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enter image description here

As I was reading the book, I found the above table. Here, one thing=hito. Though Ichi ju made much more sense to me as an absolute beginner (Assuming, "hito" is another word to describe one thing). But in the Kanji I saw "ichi tsu" for "one thing". But the furigana says its hito. So is the tsu from hiragana or it's another syllable in Kanji (I think I have seen similar Kanji before but don't know the pronunciation)?

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  • Even according to Kunyumi, "one" is supposed to be read as hito. But then the they added another syllable with the "one" kanji. Too confusing.
    – Istiak
    May 2, 2023 at 17:09
  • I think I remember, hitotsu futatsu.... But furigana says to read hitotsu as hito, perhaps I am mixing something?
    – Istiak
    May 2, 2023 at 17:12
  • The furigana is only above the kanji. So you read that and then continue on to the okurigana (which is つ in this case).
    – Leebo
    May 2, 2023 at 21:57
  • You're confused because you haven't seen the full picture of how the readings of Kanji's came about. I would highly suggest looking up the history of Japanese writing system on YouTube, there are a lot of great videos that explain the topic holistically and intuitively.
    – dvx2718
    May 3, 2023 at 0:46
  • "how to read (this) furigana" may be a better title that could help other beginners. May 3, 2023 at 5:34

3 Answers 3

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If I understand your question correctly, you are asking why "一つ" (for 'one thing') is read as "hito", and not "ichi tsu"?

The answer is, neither of those is correct. "一つ" is read as "hitotsu". You can see that the "hito" (ひと) is written only above the "一" kanji. This indicates that the reading "hito" is only applied to the "一" kanji, not to the whole word "一つ". Thus the whole word is pronounced "hitotsu". You can see this reflected in くんよみ row at the top of the diagram which lists ひと(つ). This means that whatever is in parentheses is not part of the kanji's reading, but extra hiragana needed for the word (these extra hiragana are called "okurigana").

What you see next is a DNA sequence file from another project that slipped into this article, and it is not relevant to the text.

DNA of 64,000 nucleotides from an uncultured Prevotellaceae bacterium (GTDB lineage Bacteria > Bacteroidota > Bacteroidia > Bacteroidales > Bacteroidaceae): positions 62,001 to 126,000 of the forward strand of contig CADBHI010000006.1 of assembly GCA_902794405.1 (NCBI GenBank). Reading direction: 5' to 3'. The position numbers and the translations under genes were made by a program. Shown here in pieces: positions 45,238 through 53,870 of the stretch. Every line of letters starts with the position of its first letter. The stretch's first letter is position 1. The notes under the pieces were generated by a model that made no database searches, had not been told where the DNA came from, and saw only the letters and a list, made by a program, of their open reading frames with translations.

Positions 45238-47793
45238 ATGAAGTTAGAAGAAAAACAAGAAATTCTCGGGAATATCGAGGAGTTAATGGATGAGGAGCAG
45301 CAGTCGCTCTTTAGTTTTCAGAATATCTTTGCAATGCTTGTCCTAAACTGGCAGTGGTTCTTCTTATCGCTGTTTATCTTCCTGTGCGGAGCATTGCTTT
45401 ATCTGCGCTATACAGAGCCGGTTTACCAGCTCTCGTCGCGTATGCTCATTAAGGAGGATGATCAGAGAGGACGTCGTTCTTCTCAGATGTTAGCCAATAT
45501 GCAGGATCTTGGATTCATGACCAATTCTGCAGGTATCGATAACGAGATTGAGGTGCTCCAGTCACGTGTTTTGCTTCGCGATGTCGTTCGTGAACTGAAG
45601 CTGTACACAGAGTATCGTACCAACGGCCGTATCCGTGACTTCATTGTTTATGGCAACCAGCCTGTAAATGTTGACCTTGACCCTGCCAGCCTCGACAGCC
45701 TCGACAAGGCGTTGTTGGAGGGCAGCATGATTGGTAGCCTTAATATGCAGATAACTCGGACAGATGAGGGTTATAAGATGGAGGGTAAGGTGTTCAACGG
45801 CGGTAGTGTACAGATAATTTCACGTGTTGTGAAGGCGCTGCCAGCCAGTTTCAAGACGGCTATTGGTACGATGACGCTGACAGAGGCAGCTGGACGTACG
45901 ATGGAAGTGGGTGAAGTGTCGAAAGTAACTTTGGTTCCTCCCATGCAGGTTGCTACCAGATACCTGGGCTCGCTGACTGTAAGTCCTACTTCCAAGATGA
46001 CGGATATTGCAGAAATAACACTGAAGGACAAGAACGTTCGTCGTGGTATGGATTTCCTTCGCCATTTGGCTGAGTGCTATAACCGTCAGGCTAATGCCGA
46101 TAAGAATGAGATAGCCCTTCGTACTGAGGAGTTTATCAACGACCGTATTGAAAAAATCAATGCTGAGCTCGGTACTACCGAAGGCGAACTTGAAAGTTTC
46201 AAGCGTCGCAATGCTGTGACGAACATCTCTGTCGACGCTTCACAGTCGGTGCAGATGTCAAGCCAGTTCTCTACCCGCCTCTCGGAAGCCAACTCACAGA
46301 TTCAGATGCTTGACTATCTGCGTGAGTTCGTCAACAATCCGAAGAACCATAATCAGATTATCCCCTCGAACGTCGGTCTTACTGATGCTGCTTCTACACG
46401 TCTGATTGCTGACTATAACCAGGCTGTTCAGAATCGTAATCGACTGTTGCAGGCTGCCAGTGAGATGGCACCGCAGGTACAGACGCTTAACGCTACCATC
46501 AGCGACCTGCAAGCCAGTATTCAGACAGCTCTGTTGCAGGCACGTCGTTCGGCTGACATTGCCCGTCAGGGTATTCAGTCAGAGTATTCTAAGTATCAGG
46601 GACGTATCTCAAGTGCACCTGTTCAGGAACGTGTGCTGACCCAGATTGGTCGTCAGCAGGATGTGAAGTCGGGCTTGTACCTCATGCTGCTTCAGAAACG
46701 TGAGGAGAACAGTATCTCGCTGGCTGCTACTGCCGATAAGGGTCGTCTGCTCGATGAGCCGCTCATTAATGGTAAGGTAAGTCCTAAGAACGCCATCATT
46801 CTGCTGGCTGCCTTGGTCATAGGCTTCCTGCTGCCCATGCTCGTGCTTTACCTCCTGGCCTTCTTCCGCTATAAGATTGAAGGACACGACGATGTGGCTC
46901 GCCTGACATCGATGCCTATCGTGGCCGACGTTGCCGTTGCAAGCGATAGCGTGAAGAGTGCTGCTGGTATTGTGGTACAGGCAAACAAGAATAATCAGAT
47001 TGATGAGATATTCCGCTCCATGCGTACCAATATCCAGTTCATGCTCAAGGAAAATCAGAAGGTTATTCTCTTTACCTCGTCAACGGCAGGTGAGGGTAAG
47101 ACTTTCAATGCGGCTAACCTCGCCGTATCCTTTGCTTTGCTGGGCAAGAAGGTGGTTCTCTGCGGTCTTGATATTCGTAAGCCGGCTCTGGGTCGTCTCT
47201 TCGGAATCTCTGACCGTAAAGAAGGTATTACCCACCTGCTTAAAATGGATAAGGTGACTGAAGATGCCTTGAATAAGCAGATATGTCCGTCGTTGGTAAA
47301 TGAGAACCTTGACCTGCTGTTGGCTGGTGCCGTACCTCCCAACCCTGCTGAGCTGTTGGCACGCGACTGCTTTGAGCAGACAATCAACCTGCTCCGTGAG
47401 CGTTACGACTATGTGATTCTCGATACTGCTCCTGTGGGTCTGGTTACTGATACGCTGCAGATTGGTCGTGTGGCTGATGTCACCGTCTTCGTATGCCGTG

Here are some other words that use the "hito" reading: [一人]{hito・ri}, [一言]{hito・koto}, [一目]{hito・me}

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Japanese has both Japanese-origin numbers and Chinese-origin numbers for counting.

いち ichi に ni さん san し shi ... come from Chinese

ひとつ hitotsu ふたつ futatsu みっつ mittsu よっつ yottsu ... come from Japanese

In the general counter specifically (〜つ), Japanese-origin numbers are used which is why it's hitotsu and not ichitsu

https://www.tofugu.com/japanese/counting-in-japanese/

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Be aware that a word may be written with a combination of kanji and hiragana, and that furigana (the small text above kanji) may partially annotate a word or a sentence. When a word is fully composed of kanji, you can read furigana and be done with it. When a word is partially written in kanji (plus furigana) and hiragana, you read furigana and hiragana in order, either from left to right (when written horizontally), or top to bottom (when written vertially).

In this case, you are supposed to read ひと (the furigana part) and then つ (the normal hiragana part). So it's "hitotsu" not "hito".

enter image description here

The other three words in the picture are written fully in kanji, and I think that's why the confusion didn't arise there.

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